Debian has updated chromium-browser (multiple vulnerabilities), mariadb-10.0 (multiple vulnerabilities), and samba (regression in previous update).

Debian-LTS has updated libxml2 (multiple vulnerabilities).

Fedora has updated php (F22: multiple vulnerabilities), phpMyAdmin (F22: multiple vulnerabilities), roundcubemail (F23; F22: cross-site scripting), sudo (F23: information leak), and xen (F23: multiple vulnerabilities).

Gentoo has updated gnupg (multiple vulnerabilities), libjpeg-turbo (information leak), puppet-agent (multiple vulnerabilities), and putty (multiple vulnerabilities).

openSUSE has updated Chromium (Leap42.1; 13.2: multiple vulnerabilities).

Slackware has updated ntp (multiple vulnerabilities).

SUSE has updated Chromium (SPH for SLE12: multiple vulnerabilities).

Kernel prepatch 4.7-rc2

Monday 6th of June 2016 01:00:56 AM
The second 4.7 prepatch is now available for testing. Linus says: "There's a late non-fix I took even though the merge window is over, because I've been wanting it for a while. I doubt anybody notices the actual effects of a pty change/cleanup that means that our old disgusting DEVPTS_MULTIPLE_INSTANCES kernel config option is gone, because the cleanup means that it is no longer needed." For details on this change, see this article from last week's Kernel Page.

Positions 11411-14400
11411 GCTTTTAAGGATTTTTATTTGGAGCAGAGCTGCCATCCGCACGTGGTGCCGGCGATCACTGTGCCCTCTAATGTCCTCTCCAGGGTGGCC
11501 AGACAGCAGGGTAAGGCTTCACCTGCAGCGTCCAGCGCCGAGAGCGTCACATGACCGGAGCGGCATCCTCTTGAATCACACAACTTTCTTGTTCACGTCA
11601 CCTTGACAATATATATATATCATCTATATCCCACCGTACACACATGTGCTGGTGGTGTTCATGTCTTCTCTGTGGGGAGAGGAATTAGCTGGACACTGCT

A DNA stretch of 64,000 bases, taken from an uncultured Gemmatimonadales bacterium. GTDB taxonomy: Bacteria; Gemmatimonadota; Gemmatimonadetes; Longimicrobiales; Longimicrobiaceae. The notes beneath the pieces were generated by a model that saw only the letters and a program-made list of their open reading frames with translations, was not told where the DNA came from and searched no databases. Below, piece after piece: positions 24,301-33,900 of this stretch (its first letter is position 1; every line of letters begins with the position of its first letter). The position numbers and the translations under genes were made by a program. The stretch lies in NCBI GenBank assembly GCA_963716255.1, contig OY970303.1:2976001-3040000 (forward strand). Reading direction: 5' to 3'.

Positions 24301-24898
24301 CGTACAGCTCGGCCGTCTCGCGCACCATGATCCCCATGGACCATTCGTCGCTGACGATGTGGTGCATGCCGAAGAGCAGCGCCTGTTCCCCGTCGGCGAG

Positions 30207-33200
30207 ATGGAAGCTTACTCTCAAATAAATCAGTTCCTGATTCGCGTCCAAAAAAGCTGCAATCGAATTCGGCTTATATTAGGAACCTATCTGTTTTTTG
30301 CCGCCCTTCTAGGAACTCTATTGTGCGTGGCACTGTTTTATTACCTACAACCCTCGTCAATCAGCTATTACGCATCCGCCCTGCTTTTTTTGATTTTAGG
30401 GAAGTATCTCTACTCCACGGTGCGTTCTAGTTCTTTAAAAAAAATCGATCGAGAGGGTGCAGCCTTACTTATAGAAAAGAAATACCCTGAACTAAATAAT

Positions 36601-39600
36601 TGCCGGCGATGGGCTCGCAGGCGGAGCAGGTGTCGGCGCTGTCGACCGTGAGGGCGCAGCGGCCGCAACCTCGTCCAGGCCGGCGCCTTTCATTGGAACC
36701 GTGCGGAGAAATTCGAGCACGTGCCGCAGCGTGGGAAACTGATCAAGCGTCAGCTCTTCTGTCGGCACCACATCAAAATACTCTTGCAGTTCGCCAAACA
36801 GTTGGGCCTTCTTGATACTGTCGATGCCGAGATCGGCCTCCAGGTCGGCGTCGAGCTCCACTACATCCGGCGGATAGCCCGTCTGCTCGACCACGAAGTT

Wolf: Stop it with those short PGP key IDs!

Friday 3rd of June 2016 11:12:13 PM

At his blog, Gunnar Wolf urges developers to stop using "short" (eight hex-digit) PGP key IDs as soon as possible. The impetus for the advice originates with Debian's Enrico Zini, who recently found two keys sharing the same short ID in the wild. The possibility of short-ID collisions has been known for a while, but it is still disconcerting to see in the wild. "Those three keys are not (yet?) uploaded to the keyservers, though... But we can expect them to appear at any point in the future. We don't know who is behind this, or what his purpose is. We just know this looks very evil."

Wolf goes on to note that short IDs are not merely human-readable conveniences, but are actually used to identify PGP keys in some software programs. To mitigate the risk, he recommends configuring GnuPG to never shows short IDs, to ensure that other programs do not consume short IDs, and to "only sign somebody else's key if you see and verify its full fingerprint. [...] And there are surely many other important recommendations. But this is a good set of points to start with."